James D. Hill died Tuesday, April 10, 2001, after an extended illness at his residence in Sterling. He was 65.
Per Mr. Hill's explicit instructions, there will not be a memorial service. "For once we let him win one," his family said. "He requested to be cremated and his ashes spread in the Kenai River, much to the chagrin of his longtime friend Monte, a.k.a. Putz."
Mr. Hill was born on Dec. 19, 1935, in Chicago, Ill. He graduated from Bowen High School and from Northern Illinois University, with a bachelor's degree in education. Before college he served with the U.S. Army in Korea.
He had a long career in law enforcement, starting with the Chicago Police Department and subsequently being employed by the Federal Bureau of Investigation in 1967. He served as a special agent in New Orleans, Washington, D.C., and transferred to the Anchorage office in September of 1972, where he was fondly known as "Colombo." He retired from the bureau with more than 20 years of service.
After retiring, he worked as a private investigator before joining the Alyeska Pipeline Service Company from 1991 to 1997.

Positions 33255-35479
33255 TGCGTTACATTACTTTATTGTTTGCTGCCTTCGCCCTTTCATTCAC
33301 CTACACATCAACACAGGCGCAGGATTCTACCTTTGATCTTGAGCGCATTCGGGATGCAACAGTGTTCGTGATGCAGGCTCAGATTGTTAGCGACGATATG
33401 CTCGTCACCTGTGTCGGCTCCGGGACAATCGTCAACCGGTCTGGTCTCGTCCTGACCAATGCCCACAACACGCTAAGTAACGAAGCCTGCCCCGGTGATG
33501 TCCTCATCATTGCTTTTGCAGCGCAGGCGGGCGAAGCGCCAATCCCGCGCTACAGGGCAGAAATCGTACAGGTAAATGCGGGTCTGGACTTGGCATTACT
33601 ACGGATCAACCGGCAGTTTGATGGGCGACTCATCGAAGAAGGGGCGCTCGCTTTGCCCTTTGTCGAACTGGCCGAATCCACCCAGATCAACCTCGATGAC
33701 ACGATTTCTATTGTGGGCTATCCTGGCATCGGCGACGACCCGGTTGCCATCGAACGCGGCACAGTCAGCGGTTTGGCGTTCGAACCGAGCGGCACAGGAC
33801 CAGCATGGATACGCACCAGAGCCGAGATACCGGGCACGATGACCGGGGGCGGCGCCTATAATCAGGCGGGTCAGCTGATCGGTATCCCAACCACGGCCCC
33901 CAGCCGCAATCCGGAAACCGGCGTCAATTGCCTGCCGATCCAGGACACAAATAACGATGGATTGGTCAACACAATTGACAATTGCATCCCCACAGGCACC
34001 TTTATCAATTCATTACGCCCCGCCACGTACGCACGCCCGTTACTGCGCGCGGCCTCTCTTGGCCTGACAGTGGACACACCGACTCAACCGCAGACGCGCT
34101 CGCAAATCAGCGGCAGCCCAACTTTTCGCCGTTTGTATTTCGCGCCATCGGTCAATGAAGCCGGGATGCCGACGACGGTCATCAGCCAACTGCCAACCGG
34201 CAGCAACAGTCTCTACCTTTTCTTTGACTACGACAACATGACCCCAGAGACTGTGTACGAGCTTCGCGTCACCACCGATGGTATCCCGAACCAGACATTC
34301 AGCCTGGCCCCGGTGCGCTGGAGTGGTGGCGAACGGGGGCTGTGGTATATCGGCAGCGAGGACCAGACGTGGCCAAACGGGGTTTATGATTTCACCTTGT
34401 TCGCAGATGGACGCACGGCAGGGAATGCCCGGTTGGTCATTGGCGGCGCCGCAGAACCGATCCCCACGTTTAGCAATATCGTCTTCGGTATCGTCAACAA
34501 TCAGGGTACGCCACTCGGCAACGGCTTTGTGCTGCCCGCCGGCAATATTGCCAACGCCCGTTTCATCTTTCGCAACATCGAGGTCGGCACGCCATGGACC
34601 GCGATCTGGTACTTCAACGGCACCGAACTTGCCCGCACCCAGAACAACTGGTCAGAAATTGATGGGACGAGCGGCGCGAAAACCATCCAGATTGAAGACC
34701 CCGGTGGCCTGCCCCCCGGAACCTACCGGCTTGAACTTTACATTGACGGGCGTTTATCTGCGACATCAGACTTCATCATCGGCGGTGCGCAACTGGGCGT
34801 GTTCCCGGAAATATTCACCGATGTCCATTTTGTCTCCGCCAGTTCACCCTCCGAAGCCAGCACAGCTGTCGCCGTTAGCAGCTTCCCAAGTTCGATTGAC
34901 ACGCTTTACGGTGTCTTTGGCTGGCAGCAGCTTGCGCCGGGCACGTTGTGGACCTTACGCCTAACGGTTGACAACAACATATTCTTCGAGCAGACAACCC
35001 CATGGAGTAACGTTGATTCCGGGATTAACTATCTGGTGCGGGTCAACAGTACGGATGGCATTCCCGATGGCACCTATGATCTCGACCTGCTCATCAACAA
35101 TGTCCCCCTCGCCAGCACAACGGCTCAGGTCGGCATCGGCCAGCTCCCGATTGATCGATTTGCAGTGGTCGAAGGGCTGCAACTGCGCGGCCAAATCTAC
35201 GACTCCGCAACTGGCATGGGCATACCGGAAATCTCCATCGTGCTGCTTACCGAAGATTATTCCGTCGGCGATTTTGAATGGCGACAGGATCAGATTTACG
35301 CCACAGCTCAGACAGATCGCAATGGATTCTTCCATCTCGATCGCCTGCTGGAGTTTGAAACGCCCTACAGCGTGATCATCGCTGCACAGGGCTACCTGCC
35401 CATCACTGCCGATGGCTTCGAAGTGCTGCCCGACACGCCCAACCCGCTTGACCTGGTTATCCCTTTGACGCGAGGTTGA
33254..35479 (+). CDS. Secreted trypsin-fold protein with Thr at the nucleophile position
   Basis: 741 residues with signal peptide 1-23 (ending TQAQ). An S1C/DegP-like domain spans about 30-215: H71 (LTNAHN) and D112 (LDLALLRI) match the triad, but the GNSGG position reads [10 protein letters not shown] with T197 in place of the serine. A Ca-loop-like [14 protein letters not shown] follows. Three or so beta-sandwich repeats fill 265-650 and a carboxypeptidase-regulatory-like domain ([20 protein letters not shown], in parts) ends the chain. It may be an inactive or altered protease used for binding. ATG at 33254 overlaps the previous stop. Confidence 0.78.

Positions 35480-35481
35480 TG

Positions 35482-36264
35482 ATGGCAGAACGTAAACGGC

"He was a fantastic husband, father, friend and mentor who will be greatly missed by all that knew and loved him," the family said.
He is survived by his wife, Betty; sons and daughters-in-law James B. and Marie Alverson, of Issaquah, Wash., and Mark and Sue Pelzl of Sunnyvale, Calif.; brother and his wife, Fred and Carolyn Hill of Chicago; brother-in-law, Butch of Chicago; nephews, David and Richie and Richie's wife Melinda, all of Chicago; nieces Jennifer and Suzanne, of Chicago; stepdaughter Brenda McClure and her husband Michael Paul, of Soldotna; stepson, Steven McClure and his wife Rondi Jessal-McClure of Soldotna, step-grandchildren, Joey and Mandi Jessal of Sterling, and Paula and Billy Pelzl; his Uncle Ed; aunts and numerous cousins of Chicago; and special friend J.J. Hill of Sterling.
In lieu of flowers, donations will be accepted in the James D. Hill memorial account with Alaska USA Federal Credit Union as prior to his death he was very enthusiastic about bank restoration on the Kenai River.
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